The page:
# Confusion about forces in the work done on the piston by the gas in Carnot cycle

I was drawing a free body diagram of the 3rd step of the Carnot cycle as shown below. The forces with - sign are reaction forces to the forces without the sign, according to Newton's 3rd law of motion. In this diagram, the forces applied on the piston from the gas are -Fpg and Fpres. Fpres is the pressure force due to collisions of gas particles on the piston, while -Fpg is originated from the piston which is pushing the gas; since the piston pushes the gas, the gas also pushes the piston in opposite direction. Since -Fpg and Fpres comes from different origins, so I think they're different force entities. So in the calculation of the work done on the piston by the gas, these forces are all to be included.

However, the thermodynamic textbook seems only taking Fpres into account so that the infinitesimal work is just PdV. Why is -Fpg not included in work calculation?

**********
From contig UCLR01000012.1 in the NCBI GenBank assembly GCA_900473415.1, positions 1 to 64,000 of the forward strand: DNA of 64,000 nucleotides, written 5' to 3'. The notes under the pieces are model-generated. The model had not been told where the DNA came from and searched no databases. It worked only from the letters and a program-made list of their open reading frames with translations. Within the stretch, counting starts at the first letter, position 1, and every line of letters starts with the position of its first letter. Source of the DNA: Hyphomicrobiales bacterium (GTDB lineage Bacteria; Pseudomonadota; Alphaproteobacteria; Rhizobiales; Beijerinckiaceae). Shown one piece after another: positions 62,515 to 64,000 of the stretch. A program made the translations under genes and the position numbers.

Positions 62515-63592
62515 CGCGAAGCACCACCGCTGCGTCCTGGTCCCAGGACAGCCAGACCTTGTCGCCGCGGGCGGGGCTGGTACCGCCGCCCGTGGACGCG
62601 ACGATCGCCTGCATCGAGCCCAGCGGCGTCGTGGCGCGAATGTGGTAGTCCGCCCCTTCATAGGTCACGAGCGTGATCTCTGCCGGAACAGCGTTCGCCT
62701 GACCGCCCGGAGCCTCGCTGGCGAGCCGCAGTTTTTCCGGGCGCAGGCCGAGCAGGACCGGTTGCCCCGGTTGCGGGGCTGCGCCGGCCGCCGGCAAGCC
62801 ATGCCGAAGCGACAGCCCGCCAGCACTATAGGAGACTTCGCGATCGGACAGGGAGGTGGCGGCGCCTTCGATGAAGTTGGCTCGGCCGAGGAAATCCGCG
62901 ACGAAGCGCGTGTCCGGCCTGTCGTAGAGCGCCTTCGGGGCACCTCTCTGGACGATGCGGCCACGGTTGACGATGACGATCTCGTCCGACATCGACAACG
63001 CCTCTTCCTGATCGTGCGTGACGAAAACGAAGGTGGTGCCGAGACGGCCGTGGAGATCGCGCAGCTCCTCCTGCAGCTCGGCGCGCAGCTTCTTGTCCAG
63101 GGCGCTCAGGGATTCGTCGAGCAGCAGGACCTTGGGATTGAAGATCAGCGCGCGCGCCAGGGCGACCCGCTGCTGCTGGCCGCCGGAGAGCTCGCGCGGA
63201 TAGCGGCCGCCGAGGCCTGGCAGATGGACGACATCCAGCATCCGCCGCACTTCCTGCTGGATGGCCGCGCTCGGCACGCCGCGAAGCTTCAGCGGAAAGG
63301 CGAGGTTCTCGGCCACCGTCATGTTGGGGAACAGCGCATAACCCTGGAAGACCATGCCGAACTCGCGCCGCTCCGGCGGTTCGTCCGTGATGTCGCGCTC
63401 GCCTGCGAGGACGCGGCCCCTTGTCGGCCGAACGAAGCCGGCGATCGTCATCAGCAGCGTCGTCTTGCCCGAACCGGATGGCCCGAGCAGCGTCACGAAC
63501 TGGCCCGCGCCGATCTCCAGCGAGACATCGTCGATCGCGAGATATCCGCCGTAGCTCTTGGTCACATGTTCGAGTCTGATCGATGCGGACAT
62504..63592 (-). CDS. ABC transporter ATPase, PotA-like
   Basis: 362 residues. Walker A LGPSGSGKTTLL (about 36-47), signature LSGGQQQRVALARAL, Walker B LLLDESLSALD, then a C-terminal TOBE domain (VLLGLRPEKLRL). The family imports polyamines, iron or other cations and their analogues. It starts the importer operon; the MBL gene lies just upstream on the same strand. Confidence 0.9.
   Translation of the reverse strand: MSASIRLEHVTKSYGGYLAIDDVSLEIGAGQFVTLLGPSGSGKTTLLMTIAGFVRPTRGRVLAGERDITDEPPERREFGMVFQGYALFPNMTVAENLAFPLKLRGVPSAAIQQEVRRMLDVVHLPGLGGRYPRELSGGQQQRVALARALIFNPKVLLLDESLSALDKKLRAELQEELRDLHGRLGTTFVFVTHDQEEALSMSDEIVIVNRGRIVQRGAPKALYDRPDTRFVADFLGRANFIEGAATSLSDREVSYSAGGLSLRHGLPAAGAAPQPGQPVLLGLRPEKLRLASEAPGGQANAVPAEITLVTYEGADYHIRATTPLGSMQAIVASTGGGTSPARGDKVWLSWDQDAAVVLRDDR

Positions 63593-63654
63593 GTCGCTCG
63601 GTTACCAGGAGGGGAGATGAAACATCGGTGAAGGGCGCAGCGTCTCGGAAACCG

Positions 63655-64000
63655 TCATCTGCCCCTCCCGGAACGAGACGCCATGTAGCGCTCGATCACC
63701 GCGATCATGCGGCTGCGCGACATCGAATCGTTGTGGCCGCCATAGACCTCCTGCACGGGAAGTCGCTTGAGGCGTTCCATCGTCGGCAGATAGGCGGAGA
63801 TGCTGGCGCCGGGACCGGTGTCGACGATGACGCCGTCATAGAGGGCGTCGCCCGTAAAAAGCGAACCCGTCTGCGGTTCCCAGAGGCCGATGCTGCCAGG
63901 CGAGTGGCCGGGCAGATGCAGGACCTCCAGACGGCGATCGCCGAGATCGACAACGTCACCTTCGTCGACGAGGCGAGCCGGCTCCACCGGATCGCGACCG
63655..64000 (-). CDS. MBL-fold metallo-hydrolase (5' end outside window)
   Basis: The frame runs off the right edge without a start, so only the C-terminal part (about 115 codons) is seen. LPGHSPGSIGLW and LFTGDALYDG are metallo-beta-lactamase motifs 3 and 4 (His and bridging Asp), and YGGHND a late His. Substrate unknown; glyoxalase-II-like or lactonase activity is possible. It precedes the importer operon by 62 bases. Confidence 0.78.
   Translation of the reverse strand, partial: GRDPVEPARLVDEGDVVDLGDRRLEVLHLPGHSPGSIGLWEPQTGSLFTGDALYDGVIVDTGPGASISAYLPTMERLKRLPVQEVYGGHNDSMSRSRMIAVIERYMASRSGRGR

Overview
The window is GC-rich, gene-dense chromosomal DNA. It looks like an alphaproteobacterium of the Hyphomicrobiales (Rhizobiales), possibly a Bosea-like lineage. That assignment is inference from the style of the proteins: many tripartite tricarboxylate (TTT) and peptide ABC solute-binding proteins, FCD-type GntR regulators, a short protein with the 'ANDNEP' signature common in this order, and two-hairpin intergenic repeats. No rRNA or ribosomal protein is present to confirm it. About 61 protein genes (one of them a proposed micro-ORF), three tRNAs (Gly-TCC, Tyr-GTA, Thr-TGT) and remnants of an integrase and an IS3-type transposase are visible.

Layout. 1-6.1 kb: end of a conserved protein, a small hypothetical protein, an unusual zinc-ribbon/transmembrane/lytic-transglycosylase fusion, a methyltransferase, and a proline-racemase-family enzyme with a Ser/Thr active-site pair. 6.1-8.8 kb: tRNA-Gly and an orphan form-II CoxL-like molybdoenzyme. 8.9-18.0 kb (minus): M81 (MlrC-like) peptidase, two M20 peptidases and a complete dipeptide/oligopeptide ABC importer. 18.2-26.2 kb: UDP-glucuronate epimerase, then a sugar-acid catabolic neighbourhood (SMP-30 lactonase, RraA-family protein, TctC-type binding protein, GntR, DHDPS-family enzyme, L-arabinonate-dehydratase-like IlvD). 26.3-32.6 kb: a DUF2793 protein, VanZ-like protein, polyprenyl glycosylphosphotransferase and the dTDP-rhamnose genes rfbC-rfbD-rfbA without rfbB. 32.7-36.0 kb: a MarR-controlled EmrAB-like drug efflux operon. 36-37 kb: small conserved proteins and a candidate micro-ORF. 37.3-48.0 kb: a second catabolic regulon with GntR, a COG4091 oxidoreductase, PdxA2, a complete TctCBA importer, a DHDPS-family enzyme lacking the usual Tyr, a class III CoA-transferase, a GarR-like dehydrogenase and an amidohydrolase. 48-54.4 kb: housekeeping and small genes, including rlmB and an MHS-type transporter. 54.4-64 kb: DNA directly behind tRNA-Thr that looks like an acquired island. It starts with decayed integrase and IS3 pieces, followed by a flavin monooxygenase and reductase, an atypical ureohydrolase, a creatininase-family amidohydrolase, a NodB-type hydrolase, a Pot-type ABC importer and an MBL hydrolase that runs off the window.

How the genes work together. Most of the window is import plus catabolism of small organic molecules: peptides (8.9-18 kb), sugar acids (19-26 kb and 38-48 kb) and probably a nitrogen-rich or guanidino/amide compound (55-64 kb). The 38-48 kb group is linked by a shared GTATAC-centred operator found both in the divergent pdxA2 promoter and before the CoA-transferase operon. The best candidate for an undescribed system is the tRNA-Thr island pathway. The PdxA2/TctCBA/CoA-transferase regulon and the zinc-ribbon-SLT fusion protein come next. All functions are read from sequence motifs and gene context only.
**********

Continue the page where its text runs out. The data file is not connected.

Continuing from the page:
So, first, the work done on an ideal gas is always $PdV$. I really have no idea how your question relates to what is essentially a fundamental law of ideal gasses: you do work on them by changing the volume that they are constrained to. Nonetheless, I will try to explain what I perceive to be your misunderstanding.
I'm not super sure what $F_{pg}$ is referring to, but I think you are meaning the downward force of the piston (due to gravity or some external force) and will assume as such. I will also assume that $F_{pres}$ refers to the upward force of the gas caused by pressure.
• As I said, the gas does exert a force. It exerts a pressure force to counter the gravity force of the piston. $F_{pg} = - F_{press}$ Mar 21, 2017 at 1:48